Some DOD Contractors Abuse the Federal Tax System with Little Consequence
GAO-04-414T: Published: Feb 12, 2004. Publicly Released: Feb 12, 2004.
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GAO addressed issues related to three high-risk areas including the Department of Defense (DOD) and the Internal Revenue Service (IRS) financial management and IRS collection of unpaid taxes. This testimony provides a perspective on (1) the magnitude of unpaid federal taxes owed by DOD contractors, (2) whether indications exist of abuse or criminal activity by DOD contractors related to the federal tax system, (3) whether DOD and IRS have effective processes and controls in place to use the Treasury Offset Program (TOP) in collecting unpaid federal taxes from DOD contractors, and (4) whether DOD contractors with unpaid taxes are prohibited by law from receiving federal contracts. In a companion report issued today.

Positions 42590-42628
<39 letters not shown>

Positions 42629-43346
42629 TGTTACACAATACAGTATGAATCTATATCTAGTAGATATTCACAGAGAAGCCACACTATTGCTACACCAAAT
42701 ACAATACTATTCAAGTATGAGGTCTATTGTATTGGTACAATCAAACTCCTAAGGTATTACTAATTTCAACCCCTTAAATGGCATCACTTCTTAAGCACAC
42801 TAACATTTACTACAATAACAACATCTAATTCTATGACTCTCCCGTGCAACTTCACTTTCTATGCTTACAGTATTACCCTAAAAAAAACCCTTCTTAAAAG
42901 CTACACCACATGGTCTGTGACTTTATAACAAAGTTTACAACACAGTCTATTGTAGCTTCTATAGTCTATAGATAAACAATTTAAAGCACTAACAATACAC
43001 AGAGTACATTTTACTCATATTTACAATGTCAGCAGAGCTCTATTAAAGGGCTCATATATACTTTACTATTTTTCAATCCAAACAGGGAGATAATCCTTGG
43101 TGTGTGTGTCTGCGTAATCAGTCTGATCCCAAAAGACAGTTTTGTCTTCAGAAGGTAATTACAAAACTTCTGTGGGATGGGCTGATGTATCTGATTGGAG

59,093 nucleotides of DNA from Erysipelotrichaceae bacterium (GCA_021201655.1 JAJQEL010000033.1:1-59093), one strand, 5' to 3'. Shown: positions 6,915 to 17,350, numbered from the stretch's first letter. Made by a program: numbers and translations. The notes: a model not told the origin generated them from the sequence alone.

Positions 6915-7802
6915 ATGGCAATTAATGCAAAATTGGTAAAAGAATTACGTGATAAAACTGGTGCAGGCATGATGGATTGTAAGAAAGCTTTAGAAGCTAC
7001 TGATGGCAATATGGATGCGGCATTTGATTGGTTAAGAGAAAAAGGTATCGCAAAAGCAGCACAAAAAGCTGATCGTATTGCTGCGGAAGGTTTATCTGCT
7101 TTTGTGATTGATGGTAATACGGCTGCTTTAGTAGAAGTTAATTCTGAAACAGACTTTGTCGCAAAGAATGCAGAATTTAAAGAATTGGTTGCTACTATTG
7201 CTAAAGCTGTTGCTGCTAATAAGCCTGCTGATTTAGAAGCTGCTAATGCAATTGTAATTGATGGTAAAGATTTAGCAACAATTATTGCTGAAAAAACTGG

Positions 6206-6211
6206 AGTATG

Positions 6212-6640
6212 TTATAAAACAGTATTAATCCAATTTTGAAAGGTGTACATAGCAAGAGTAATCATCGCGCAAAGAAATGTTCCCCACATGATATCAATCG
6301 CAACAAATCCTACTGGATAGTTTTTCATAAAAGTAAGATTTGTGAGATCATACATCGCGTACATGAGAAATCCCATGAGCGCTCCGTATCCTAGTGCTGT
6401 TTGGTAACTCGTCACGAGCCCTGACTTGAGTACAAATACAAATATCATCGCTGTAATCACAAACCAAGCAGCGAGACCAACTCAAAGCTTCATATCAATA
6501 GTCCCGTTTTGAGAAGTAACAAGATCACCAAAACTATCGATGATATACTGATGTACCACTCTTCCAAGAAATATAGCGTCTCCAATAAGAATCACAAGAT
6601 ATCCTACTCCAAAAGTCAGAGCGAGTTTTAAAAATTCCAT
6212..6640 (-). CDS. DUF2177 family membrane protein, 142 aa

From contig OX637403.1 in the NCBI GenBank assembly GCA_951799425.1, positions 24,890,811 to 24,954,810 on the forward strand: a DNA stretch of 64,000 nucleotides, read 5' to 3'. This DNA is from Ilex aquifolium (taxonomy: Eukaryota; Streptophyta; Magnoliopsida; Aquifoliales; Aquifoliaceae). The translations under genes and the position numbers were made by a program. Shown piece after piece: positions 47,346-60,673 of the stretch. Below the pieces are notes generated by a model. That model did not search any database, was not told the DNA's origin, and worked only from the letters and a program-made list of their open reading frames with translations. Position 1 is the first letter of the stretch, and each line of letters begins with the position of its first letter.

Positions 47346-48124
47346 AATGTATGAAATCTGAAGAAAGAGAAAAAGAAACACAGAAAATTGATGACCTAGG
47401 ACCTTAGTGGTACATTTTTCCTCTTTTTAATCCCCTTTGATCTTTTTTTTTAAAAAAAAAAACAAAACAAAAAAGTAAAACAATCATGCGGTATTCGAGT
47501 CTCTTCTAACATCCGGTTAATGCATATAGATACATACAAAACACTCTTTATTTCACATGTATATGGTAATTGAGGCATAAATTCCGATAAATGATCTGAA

DOD and IRS records showed that over 27,000 contractors owed about $3 billion in unpaid taxes as of September 30, 2002. DOD has not fully implemented provisions of the Debt Collection Improvement Act of 1996 that would assist IRS in levying up to 15 percent of each contract payment to offset a DOD contractor's federal tax debt. We estimate that DOD could have collected at least $100 million in fiscal year 2002 had it and IRS fully utilized the levy process authorized by the Taxpayer Relief Act of 1997. As of September 2003, DOD had collected only about $687,000 in part because DOD provides contractor payment information from only 1 of its 16 payment systems to TOP. In response to our draft report, DOD developed a schedule to provide payment information to TOP for all of its additional payment systems by March 2005. Furthermore, we found abusive or potentially criminal activity related to the federal tax system through our audit and investigation of 47 DOD contractor case studies. The 47 contractors provided a variety of goods and services, including building maintenance, catering, dentistry, funeral services, and parts or support for weapons and other sensitive military programs. The businesses in these case studies owed primarily payroll taxes with some dating back to the early 1990s. These payroll taxes included amounts withheld from employee wages for Social Security, Medicare, and individual income taxes. However, rather than fulfill their role as "trustees" and forward these amounts to IRS, these DOD contractors diverted the money for personal gain or to fund the business. For example, owners of two businesses each borrowed nearly $1 million from their companies and, at about the same time, did not remit millions of dollars in payroll taxes. One owner bought a boat, several cars, and a home outside the United States. The other paid over $1 million for a furnished home. Both contractors received DOD payments during fiscal year 2002, but one went out of business in 2003. The business, however, transferred its employees to a relative's company (also with unpaid taxes) and recently received payments on a previous contract. IRS's continuing challenges in collecting unpaid federal taxes also contributed to the problem. In several case studies, IRS was not pursuing DOD contractors due to resource and workload management constraints. For other cases, control breakdowns resulted in IRS freezing collection activity for reasons that were no longer applicable. Federal law does not prohibit contractors with unpaid federal taxes from receiving federal contracts. OMB is responsible for providing overall direction to governmentwide procurement policies, regulations, and procedures, and is in the best position to develop policy options for prohibiting federal contracts to contractors that abuse the tax system.